2021 Schneider Family Book Awards recipients named | News and Press Center

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Macey Morales

deputy director

Communications and Marketing Office

American Library Association

(312) 280-4393

Chicago-The American Library Association (ALA) is pleased to announce the winners of the 2021 Schneider Family Book Award, which recognizes authors or illustrators who provide artistic expressions of disability experiences for children and young people. The award was announced during the ALA Midwinter Virtual Conference of the American Library Association from January 22nd to 26th, at 8 am American Standard Time. 

Recipients are divided into three categories: young children (0-8 years old), middle grades (9-13 years old) and teenagers (14-18 years old). The winner will receive a prize of $5,000 and a framed plaque.  

This is the first year of two honours awarded to young children by the Schneider Prize.

"All the way to the top: how a girl fighting for the disabled changed everything," written by Annette Bay Pimentel, illustrated by Nabi H. Ali, Jenny Foreword by Jennifer Keelan-Chaffins, published by Sourcebook. Children, is the honorary title of the young children of the Schneider Family Book Award.  

"Itzhak: The Boy Who Loves the Violin" by Tracy Newman, branded by Abrams, branded by Abrams, branded by Abigail Published by Abigail Halpin and published by Abrams Books for Young Reader, it is the honorary title of young children of the Schneider Family Book Award.  

"I speak like a river" by Jordan Scott, illustrated by Sydney Smith

Published by Neal Porter Books/Holiday House, won the Toddler Award.

The poet and first picture book author Jordan Scott and the award-winning illustrator Sydney Smith tell the story of a boy’s own voice. The boy felt lonely because of stuttering. communicate with. On the day of the bad speech, his father took him into the river to help him understand the beauty of his voice.

“The personal and powerful exploration of stuttering left a deep impression on the committee. This book combines high-quality writing, well-matched illustrations, and accurate depictions of disabilities,” said Award co-chairs Susan Hess and Kellee Moye.

This is the first year that the Schneider Award has won two intermediate honors.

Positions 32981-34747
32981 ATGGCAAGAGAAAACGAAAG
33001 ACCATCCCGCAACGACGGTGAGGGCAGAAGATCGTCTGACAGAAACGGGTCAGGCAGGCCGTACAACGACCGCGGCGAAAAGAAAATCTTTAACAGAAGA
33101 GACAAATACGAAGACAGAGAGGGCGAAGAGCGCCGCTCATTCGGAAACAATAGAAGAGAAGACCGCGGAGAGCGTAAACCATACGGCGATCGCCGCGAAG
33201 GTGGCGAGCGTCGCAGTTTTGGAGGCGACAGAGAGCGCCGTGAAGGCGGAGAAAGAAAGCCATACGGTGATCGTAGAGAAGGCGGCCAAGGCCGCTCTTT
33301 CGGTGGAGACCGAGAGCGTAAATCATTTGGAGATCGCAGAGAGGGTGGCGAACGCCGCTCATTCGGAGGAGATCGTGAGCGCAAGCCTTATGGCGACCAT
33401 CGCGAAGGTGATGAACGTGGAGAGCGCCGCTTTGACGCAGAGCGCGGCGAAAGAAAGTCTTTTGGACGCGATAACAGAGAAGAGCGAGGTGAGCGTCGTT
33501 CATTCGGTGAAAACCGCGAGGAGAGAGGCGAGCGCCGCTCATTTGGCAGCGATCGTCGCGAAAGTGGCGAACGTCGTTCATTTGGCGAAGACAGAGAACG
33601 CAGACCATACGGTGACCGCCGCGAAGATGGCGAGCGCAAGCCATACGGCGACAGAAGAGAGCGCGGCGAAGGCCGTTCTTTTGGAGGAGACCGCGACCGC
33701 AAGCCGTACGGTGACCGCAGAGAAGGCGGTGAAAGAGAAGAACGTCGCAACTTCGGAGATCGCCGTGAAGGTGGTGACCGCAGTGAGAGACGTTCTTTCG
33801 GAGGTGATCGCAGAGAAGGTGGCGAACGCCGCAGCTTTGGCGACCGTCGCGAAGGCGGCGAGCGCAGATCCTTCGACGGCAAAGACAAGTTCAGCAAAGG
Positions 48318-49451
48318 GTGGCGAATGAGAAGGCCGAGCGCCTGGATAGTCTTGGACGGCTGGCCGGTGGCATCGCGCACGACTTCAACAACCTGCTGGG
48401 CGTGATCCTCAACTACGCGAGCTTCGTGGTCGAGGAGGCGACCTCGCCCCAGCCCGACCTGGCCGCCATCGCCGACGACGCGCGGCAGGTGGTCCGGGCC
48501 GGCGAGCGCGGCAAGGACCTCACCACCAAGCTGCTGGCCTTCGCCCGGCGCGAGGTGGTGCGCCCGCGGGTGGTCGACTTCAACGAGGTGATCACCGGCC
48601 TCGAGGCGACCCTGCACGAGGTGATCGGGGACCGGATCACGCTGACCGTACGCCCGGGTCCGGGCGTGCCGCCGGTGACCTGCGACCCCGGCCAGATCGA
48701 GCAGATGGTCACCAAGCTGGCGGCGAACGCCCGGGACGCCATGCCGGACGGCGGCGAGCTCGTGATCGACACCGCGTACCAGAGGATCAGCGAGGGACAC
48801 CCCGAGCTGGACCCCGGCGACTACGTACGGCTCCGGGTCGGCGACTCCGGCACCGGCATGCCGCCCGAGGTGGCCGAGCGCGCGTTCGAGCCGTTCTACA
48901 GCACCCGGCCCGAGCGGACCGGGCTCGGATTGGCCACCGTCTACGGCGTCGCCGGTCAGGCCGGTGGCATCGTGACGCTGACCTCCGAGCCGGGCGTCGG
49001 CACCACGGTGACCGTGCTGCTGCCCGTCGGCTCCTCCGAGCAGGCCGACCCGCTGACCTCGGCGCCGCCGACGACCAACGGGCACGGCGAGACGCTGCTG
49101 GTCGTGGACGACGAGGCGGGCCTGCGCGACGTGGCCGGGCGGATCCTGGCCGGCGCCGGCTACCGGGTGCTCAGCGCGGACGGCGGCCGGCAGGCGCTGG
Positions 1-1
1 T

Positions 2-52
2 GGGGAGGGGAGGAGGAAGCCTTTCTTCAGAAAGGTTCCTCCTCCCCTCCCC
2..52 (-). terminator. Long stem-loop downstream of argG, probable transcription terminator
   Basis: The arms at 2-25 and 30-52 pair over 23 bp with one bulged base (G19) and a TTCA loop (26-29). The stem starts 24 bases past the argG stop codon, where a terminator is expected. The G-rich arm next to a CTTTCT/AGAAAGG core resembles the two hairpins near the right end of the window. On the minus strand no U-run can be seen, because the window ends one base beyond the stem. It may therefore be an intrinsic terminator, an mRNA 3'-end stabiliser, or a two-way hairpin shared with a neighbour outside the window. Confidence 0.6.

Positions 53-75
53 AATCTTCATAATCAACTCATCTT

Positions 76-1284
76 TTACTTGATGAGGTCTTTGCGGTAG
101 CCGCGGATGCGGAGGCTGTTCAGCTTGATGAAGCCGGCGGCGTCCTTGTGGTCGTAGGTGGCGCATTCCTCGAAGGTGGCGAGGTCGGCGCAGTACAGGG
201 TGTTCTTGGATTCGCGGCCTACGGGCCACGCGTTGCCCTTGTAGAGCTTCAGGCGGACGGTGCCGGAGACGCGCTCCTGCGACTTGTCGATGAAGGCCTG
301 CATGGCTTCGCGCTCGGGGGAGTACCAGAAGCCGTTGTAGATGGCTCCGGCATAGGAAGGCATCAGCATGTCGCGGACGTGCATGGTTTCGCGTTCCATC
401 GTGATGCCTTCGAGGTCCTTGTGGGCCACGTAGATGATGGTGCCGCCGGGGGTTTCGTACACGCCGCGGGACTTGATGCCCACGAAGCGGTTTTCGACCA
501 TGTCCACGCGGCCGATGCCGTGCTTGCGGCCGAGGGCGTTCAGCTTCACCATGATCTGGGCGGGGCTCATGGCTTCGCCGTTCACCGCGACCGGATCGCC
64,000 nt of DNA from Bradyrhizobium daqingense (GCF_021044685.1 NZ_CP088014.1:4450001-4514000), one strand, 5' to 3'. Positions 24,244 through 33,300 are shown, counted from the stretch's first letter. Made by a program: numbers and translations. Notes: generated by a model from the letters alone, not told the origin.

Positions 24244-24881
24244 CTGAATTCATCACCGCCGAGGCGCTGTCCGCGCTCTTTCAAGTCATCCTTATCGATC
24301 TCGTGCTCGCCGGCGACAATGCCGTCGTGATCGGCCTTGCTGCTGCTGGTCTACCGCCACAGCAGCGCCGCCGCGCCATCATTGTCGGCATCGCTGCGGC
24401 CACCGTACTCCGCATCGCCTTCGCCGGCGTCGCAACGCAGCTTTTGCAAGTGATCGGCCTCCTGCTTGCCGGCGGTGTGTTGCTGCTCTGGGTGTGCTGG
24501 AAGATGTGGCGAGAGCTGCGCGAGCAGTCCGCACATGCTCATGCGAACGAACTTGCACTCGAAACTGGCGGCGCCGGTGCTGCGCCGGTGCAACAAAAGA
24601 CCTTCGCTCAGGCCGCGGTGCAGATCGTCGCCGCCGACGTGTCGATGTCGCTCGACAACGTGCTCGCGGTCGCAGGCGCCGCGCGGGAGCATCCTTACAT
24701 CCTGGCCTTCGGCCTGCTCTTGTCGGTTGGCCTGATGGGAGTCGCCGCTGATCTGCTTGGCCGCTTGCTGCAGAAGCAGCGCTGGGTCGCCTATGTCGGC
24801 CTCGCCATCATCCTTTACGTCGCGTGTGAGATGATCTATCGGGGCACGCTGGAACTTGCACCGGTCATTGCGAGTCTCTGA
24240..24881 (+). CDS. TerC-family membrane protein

"Hurry up, Vivy Cohen!" Written by Sarah Kapit, "Dial Books for Young Readers" published by Penguin Young Readers (Penguin Random House Limited) A department of the responsible company)

"When the Stars Are Dispersed" by Victoria Jamieson and Omar Mohamed, illustrated by Victoria Jamieson, colored by Iman Geddy, and Published by "The Dial Book of Young Readers", this book is the brand of Penguin Young Readers under Penguin Random Reader Co., Ltd.

"Show me a logo" by Ann Clare LeZotte, stamped by Scholastic, Inc., and "Intermediate Achievements" published by Scholastic Press, won the award.

Deaf librarian and author Ann Clare LeZotte tells the story of Mary Lambert, a young deaf girl who was in Martha in 1805 I grew up on Vineyard, where 25% of the population is deaf. Before a scientist came to study the source of deafness, Mary felt safe in her community.

Award co-chairs Susan Hess and Kellee Moye said: "The committee sees this book as a love for a writer who wants to represent the deaf community and its historical importance in Martha's Vineyard."

The committee did not choose the "Schneider Family Book Award" youth honorary title this year.

"This is my brain in love" written by IW Gregorio and published by Little Brown and Company, a division of Hatchette Books, won the Youth Award.

IW Gregorio's second YA novel is told in a dual narrative, a story of its own voice that explores the stigma of mental illness, race and culture, and interpersonal relationships. High school students Jocelyn Wu and Will Domenici found romance while trying to prevent Jocelyn's family restaurant from going bankrupt. They worked hard to save everything, including their relationship.

Award co-chairs Susan Hess and Kellee Moye said: “The committee believes that this well-written novel reveals the complexity of continuous mental illness and highlights anxiety And the challenges and hopes of depressed teenagers."

The 2021 committee members include New York City School Librarian Susan Hess (co-chair), retired in Osprey, Florida; Kellee Moye (co-chair), Hunter's Creek Middle School librarian in Winter Park, Florida (joint Chair); Cathy Andronik, Brien McMahon High School (retired), Norwalk Public Library, Bridgeport, Connecticut; Brooklyn Public Library, Brooklyn, New York Rachel Payne, Service Coordinator; Sharon Powers, Media Specialist at Lake Nona Middle School in Orlando, Florida; Pamela Jo Renfrow, School Librarian, Memphis, Tennessee; Mary-Kate Sableski, Assistant, Dayton University, Dayton, Ohio Professor; Scot Smith, a librarian at Robertsville Middle School in Oak Ridge, Tennessee; and Alyson Beecher, an educator from the Glendale Unified School District in Glendale, California (of course).

For more information about the Schneider Family Book Award and other ALA Youth Media Awards, please visit


The American Library Association (ALA) is the most important national organization that provides resources to inspire libraries and information professionals to transform their communities through basic programs and services. For more than 140 years, ALA has been a trusted spokesperson for libraries, advocating the role of the industry and libraries in enhancing learning and ensuring access to information for all. For more information, visit ala.org. To contribute to the work of supporting ALA, please visit ala.org/donate.


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